Patience is a virtue when growing clematis. It can take up to three years before the plant blooms with the large numbers of the colorful flowers it is known for producing. The best time to plant clematis in Texas is in the fall, at least six weeks before the first frost date for your region when the weather is cooler, according to Parker County Master Gardeners. The scorching heat of a Texas summer may keep the clematis vine from becoming established properly.
Place clematis in an area of the landscape with partial shade to dappled shade. Clematis can tolerate five to six hours of direct sun. It prefers well-drained, loose, rich, alkaline soil.
Soak the clematis, still in its original container, in a large bucket of water for 10 to 15 minutes or thoroughly water it in the container until water flows freely from the holes in the bottom.
Dig the planting hole two times the height of the root ball and two times as wide as the root ball.
Mix the soil from the planting hole in a fifty-fifty mixture with compost. Use a wheelbarrow or bucket to blend it together.
Push on the top and sides of the pot to separate it from the root ball. Once it's loose enough, remove the clematis from container gently. Set the clematis, with original stake attached, in the hole.
Check the depth at which the clematis is sitting with a measuring tape. The top of the root ball should sit 3 to 5 inches below the surrounding ground. Remove the clematis and add some of the amended soil if it's sitting too deep.
Fill the planting hole with the remaining soil when the plant is at the proper depth. Gently tamp the soil as you go until the hole is completely filled in.
Water until the soil is evenly moist. Add more soil if needed due to settling after being watered. Give clematis vines an inch of water per week with a slow, steady stream of water. Soak the soil 12 to 18 inches deep to make sure the water reaches the roots. Check soil moisture more often during July and August, which are Texas' hottest months.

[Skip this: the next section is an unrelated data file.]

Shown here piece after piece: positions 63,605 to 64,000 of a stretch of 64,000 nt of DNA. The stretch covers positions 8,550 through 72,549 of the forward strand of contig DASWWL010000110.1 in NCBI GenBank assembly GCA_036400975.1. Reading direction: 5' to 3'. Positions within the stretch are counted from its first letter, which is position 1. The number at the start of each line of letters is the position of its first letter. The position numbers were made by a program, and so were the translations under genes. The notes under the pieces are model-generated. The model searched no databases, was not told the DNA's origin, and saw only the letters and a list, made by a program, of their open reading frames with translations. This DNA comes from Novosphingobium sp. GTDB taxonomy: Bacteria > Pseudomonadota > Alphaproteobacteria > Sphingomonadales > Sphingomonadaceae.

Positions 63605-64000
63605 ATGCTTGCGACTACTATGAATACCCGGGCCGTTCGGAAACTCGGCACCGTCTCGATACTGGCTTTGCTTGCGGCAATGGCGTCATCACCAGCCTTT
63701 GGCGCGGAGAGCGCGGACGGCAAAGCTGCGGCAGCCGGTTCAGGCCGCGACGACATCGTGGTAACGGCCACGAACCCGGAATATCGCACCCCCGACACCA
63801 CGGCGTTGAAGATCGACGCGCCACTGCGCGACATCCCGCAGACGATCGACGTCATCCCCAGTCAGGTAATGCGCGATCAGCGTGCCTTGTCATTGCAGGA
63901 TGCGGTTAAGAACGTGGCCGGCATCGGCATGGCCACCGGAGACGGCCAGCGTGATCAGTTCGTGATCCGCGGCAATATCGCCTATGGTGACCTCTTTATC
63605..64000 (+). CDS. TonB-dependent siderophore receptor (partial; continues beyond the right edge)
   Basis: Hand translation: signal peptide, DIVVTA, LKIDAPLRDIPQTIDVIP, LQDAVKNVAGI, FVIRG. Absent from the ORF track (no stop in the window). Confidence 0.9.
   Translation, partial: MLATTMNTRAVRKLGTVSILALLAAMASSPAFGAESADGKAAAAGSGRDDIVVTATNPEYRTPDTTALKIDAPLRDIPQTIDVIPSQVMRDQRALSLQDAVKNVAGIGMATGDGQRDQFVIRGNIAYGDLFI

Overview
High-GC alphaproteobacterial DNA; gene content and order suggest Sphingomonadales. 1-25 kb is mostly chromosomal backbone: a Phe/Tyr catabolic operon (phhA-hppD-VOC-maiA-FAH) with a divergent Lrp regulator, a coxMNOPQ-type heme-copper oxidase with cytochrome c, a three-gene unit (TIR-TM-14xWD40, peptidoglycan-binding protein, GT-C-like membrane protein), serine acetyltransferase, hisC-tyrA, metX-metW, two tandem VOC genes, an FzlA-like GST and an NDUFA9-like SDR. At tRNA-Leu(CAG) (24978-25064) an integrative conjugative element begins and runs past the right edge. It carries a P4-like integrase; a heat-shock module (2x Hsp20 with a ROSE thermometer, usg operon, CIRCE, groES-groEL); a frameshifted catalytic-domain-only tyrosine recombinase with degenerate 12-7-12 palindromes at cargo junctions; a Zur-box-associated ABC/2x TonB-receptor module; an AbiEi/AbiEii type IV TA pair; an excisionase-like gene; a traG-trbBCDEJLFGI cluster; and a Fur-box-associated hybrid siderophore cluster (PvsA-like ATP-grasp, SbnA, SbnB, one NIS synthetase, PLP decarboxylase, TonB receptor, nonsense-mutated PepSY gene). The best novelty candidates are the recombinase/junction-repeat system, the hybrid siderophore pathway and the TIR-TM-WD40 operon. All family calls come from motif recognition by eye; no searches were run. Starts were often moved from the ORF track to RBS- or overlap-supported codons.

Fertilize clematis in the spring with an all-purpose fertilizer such as 10-10-10 or 5-10-10 when new stem growth is about 2 inches long and the soil temperature is above 55 degrees Fahrenheit consistently. Feed plants every four to six weeks. Give them liquid seaweed or fish emulsion instead of granular fertilizer in July and August when it's hottest in Texas, according to Parker County Master Gardeners. Give the plant a 0-10-10 fertilizer in early September at the last feeding.
Spread a 3-inch-deep layer of mulch around the base, keeping it 8 inches away from the stem. Use mulch such as cypress, pine bark, cedar or shredded hardwood. Put a fresh layer down in the spring and fall.
Things You Will Need
- Large bucket
- Garden hose
- Measuring tape
- Fertilizer (10-10-10, 5-10-10 and 0-10-10)
- Mulch (cypress, pine bark, cedar, shredded hardwood)
- Plant clematis vines near a trellis, fence or arbor. Gently guide new vines around the nearest supporting structure.
- Plants may need watering more frequently during July and August, the hottest months in Texas. Watering needs also depend on the type of soil, age of the plant and climate in your region of Texas, according to Parker County Master Gardeners.
- Mulching helps shade the roots, which helps their roots become established, conserve soil moisture during the height of summer in Texas and help the clematis enter dormancy in the winter.
- Never add lime to soil that is already alkaline.
- Always follow directions on fertilizer labels for amount to apply and how often.
- Transplant Climbing Hydrangea
- Taking Care of Clematis Plants
- Grow a Jasmine Plant
- The Growth Rate of Emerald Green Arborvitae
- Plant Campsis Radicans
- Care for Jacobina Flowers
- Transplant Grape Vines
- When Do You Plant Lilac Bushes: In the Fall or Spring?
- Grow Honeysuckle in Pots
- Grow a Chocolate Vine
- Grow a Grecian Pattern Plant
- Knockout Roses Planting Instructions